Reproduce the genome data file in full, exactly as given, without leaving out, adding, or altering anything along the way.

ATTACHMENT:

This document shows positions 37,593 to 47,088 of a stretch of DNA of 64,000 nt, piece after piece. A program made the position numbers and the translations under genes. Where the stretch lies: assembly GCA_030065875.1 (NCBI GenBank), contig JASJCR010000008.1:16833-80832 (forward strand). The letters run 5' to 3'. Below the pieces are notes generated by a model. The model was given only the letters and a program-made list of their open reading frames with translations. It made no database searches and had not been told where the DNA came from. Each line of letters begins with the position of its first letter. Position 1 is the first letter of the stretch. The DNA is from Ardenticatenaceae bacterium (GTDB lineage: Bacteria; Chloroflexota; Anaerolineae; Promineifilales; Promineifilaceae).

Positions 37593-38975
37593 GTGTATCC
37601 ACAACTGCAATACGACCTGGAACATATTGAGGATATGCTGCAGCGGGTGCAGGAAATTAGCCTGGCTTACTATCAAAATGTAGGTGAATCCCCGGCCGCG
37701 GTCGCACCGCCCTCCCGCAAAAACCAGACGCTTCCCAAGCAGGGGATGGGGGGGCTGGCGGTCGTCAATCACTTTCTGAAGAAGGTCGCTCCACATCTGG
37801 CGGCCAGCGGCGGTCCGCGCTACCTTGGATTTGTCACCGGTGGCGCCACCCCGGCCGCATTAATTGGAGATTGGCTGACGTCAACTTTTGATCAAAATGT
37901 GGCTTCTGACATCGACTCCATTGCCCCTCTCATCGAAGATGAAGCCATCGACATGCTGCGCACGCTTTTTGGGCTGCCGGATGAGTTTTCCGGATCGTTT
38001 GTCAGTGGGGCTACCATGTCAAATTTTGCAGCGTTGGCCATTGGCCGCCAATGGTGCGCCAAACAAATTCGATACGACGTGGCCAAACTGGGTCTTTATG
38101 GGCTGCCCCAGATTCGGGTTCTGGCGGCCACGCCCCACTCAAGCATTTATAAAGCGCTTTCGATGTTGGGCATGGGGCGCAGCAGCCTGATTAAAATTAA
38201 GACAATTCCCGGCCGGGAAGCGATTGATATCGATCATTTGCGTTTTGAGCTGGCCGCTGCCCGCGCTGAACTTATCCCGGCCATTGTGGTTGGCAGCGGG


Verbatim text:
This document shows positions 37,593 to 47,088 of a stretch of DNA of 64,000 nt, piece after piece. A program made the position numbers and the translations under genes. Where the stretch lies: assembly GCA_030065875.1 (NCBI GenBank), contig JASJCR010000008.1:16833-80832 (forward strand). The letters run 5' to 3'. Below the pieces are notes generated by a model. The model was given only the letters and a program-made list of their open reading frames with translations. It made no database searches and had not been told where the DNA came from. Each line of letters begins with the position of its first letter. Position 1 is the first letter of the stretch. The DNA is from Ardenticatenaceae bacterium (GTDB lineage: Bacteria; Chloroflexota; Anaerolineae; Promineifilales; Promineifilaceae).

Positions 37593-38975
37593 GTGTATCC
37601 ACAACTGCAATACGACCTGGAACATATTGAGGATATGCTGCAGCGGGTGCAGGAAATTAGCCTGGCTTACTATCAAAATGTAGGTGAATCCCCGGCCGCG
37701 GTCGCACCGCCCTCCCGCAAAAACCAGACGCTTCCCAAGCAGGGGATGGGGGGGCTGGCGGTCGTCAATCACTTTCTGAAGAAGGTCGCTCCACATCTGG
37801 CGGCCAGCGGCGGTCCGCGCTACCTTGGATTTGTCACCGGTGGCGCCACCCCGGCCGCATTAATTGGAGATTGGCTGACGTCAACTTTTGATCAAAATGT
37901 GGCTTCTGACATCGACTCCATTGCCCCTCTCATCGAAGATGAAGCCATCGACATGCTGCGCACGCTTTTTGGGCTGCCGGATGAGTTTTCCGGATCGTTT
38001 GTCAGTGGGGCTACCATGTCAAATTTTGCAGCGTTGGCCATTGGCCGCCAATGGTGCGCCAAACAAATTCGATACGACGTGGCCAAACTGGGTCTTTATG
38101 GGCTGCCCCAGATTCGGGTTCTGGCGGCCACGCCCCACTCAAGCATTTATAAAGCGCTTTCGATGTTGGGCATGGGGCGCAGCAGCCTGATTAAAATTAA
38201 GACAATTCCCGGCCGGGAAGCGATTGATATCGATCATTTGCGTTTTGAGCTGGCCGCTGCCCGCGCTGAACTTATCCCGGCCATTGTGGTTGGCAGCGGG